2. The NL sentence can unambiguously be parsed to extract certain syntactic structures (see table above). Most major NL languages are based on these structures and can be translated to RRA. From these structures and their order the RRA expression is constructed. NLs are vague and ambiguous in nature, and sometime several iterations by a user are needed to produce the intended unambiguous NL sentence (or a sequence of sentences). In contrast, ERROL which is a super-set (with added parentheses for disambiguation) of a subset of the English language, is unambiguous and can be parsed and translated to RRA immediately, if phrased correctly (by its own syntax rules; this has been the motivation for defining ERROL).
(see Straightforward examples at section 2 above)

RRA and its relational representation of the ERM

The ER normal form (of a relational scheme).

Constructing an RRA expression from an NL query

The attribute type set to be retrieved by the query and the NL-based logical predicate in the query (which together comprise the query) produce a Hyper-tree (acyclic Hypergraph) of RRA operators by navigating in the ER Diagram according to the predicate. The hyper-tree has a straightforward translation to the intended RRA expression for the query (Cohen 1984, Raz 1987).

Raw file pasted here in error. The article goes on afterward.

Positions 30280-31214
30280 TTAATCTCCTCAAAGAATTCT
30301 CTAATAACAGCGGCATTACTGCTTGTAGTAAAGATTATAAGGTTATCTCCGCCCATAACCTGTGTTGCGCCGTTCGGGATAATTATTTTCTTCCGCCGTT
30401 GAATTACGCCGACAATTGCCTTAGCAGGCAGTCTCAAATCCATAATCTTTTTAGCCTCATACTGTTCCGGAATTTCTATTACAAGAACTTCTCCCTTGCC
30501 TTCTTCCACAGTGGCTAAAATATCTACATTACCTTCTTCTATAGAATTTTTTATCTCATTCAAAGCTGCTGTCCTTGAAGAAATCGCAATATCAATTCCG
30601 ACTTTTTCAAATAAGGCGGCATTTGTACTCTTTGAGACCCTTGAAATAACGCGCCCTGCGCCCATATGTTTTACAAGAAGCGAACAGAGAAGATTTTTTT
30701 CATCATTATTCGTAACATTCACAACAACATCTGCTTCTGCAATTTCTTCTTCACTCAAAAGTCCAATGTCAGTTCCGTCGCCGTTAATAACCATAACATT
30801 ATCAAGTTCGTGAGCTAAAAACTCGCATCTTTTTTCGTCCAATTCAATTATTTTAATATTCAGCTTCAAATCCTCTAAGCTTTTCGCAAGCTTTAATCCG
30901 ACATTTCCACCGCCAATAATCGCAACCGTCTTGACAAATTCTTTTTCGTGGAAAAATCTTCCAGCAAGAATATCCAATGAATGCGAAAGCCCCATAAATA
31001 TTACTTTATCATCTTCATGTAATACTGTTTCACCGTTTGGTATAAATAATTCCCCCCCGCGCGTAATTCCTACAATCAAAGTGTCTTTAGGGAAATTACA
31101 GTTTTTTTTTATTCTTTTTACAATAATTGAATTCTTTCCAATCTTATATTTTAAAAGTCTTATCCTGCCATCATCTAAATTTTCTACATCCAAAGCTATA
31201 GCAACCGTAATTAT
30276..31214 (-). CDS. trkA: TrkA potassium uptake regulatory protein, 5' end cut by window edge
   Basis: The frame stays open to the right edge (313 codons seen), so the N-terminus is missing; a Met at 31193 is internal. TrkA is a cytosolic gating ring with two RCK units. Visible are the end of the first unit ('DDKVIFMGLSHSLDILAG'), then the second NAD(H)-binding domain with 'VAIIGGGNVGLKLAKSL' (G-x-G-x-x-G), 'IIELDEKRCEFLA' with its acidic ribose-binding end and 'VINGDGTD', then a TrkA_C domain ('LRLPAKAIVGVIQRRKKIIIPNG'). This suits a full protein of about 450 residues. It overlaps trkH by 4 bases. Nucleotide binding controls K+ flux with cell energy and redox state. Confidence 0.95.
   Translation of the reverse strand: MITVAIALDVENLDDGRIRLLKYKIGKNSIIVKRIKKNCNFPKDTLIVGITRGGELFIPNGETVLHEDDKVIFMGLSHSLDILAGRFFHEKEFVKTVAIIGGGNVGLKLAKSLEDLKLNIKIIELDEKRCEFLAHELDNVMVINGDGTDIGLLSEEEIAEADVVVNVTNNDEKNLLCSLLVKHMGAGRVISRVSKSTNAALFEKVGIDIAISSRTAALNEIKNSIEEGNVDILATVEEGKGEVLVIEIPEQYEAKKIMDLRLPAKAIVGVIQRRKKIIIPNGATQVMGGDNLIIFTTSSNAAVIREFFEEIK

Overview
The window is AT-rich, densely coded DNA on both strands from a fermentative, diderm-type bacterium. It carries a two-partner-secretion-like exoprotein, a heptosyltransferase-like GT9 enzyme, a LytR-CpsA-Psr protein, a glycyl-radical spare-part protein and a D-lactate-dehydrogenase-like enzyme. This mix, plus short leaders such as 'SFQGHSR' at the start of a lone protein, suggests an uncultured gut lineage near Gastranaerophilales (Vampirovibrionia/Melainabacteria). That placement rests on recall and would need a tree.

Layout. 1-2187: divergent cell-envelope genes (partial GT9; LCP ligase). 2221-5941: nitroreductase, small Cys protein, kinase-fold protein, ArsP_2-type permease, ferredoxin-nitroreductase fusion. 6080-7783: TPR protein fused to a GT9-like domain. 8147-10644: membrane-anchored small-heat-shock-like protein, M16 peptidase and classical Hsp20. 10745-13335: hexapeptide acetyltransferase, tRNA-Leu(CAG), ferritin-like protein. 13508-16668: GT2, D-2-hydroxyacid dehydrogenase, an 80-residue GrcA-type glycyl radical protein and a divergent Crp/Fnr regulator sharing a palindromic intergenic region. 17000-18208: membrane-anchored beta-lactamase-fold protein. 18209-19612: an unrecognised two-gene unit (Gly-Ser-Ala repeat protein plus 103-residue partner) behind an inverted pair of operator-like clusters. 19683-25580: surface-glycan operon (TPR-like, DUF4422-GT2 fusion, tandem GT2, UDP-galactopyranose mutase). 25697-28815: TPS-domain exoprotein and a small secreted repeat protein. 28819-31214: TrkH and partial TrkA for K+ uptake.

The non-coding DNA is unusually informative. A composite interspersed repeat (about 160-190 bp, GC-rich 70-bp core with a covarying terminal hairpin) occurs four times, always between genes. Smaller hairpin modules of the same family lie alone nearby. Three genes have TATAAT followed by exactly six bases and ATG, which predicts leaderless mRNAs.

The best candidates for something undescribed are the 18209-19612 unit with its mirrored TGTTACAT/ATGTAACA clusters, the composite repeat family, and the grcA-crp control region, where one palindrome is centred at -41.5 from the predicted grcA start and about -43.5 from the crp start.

RRA development and utilization

RRA has been developed by Victor M. Markowitz (together with an initial version of ERROL) as his M.Sc. thesis (Markowitz 1983) at the Technion – Israel Institute of Technology (advisor: Yoav Raz). RRA has been developed to support all needed (for queries) basic linguistic constructs in a Natural language (NL), with an RRA operator for each such construct. The thesis also includes RRA expressions implementation guidelines. RRA has been utilized both to describe the semantics of ERROL, and to effectively implement ERROL over relational databases. ERROL to RRA Compiler has been constructed in the M.Sc. project of Reuven Cohen (Cohen 1984; Advisor: Yoav Raz). This compiler has been utilized in the ERROL system, an entity-relationship model (ERD) based database system prototype developed during the years 1982–1988 by Yoav Raz together with graduate students at the Technion, Israel and later enhancements at UCSD, United states (Raz et al. 1984, Raz 1987). RRA has been reformulated in (Raz 1986) with a proof of equivalence to relational algebra (RA): Each of one algebra's operators can be expressed with the other algebra's operators.

See also



  • Yoav Raz, Reuven Cohen, Victor M. Markowitz (1984): "ERROL – An Entity Relationship, Role Oriented Query and Data Manipulation Language" (Extended abstract), The 9th National Conference on Information Processing together with The 4th Jerusalem Conference on Information Technology (JCIT4), May 21–25, Jerusalem, Israel (1984 ILA award in Computer Science for The ERROL System).
  • Reuven Cohen (1984): The Translation of ERROL to RRA – A Reshaped Relational Algebra, M.Sc. Thesis, Dept. of Computer Science, Technion – Israel Institute of Technology, Haifa, July 1984.